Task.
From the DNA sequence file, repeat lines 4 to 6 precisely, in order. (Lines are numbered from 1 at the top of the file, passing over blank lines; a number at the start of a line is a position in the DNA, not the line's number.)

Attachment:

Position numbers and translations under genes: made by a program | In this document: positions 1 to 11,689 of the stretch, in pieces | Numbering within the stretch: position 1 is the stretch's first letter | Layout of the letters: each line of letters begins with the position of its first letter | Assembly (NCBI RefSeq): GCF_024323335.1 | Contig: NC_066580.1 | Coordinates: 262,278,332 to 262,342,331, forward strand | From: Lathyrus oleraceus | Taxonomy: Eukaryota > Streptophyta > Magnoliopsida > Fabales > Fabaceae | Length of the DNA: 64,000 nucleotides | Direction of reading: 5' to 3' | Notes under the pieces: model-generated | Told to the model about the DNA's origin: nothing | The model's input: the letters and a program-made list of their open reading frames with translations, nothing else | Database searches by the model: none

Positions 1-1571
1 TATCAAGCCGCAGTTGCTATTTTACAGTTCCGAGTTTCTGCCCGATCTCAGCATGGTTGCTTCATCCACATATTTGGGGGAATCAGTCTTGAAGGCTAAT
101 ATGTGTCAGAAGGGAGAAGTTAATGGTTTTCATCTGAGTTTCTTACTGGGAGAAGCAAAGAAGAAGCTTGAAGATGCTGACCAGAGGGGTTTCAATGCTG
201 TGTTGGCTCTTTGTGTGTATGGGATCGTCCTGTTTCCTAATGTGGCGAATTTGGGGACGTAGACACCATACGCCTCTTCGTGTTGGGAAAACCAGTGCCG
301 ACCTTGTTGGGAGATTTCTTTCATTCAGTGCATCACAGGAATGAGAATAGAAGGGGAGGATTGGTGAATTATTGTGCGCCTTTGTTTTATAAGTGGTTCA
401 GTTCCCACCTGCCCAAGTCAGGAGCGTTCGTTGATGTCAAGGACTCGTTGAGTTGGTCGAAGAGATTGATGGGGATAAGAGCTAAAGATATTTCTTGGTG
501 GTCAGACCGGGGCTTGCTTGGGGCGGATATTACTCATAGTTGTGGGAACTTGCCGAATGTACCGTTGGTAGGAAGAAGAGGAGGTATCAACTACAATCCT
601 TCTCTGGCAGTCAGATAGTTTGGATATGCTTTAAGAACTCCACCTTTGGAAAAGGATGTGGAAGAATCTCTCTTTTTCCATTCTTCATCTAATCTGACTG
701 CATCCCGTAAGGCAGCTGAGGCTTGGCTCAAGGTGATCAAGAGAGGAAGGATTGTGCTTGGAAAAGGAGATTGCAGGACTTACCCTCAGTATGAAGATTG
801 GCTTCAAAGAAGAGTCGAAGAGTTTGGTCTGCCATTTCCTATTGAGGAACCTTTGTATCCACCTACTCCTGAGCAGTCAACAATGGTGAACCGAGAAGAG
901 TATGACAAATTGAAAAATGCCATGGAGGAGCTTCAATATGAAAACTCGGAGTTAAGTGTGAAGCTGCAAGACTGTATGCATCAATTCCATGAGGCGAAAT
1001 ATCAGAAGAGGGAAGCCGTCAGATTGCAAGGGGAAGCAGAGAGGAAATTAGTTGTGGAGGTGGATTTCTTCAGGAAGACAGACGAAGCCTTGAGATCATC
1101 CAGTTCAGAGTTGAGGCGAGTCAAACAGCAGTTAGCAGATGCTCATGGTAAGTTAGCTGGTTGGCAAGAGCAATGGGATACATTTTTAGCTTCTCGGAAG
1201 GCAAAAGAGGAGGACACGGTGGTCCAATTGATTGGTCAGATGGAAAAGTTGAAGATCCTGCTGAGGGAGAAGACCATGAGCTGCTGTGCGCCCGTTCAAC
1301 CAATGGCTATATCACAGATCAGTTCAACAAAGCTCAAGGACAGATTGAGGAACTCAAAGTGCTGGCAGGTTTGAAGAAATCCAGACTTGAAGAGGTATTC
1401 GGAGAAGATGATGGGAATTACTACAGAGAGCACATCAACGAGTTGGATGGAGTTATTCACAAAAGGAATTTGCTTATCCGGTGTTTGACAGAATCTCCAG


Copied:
101 ATGTGTCAGAAGGGAGAAGTTAATGGTTTTCATCTGAGTTTCTTACTGGGAGAAGCAAAGAAGAAGCTTGAAGATGCTGACCAGAGGGGTTTCAATGCTG
201 TGTTGGCTCTTTGTGTGTATGGGATCGTCCTGTTTCCTAATGTGGCGAATTTGGGGACGTAGACACCATACGCCTCTTCGTGTTGGGAAAACCAGTGCCG
301 ACCTTGTTGGGAGATTTCTTTCATTCAGTGCATCACAGGAATGAGAATAGAAGGGGAGGATTGGTGAATTATTGTGCGCCTTTGTTTTATAAGTGGTTCA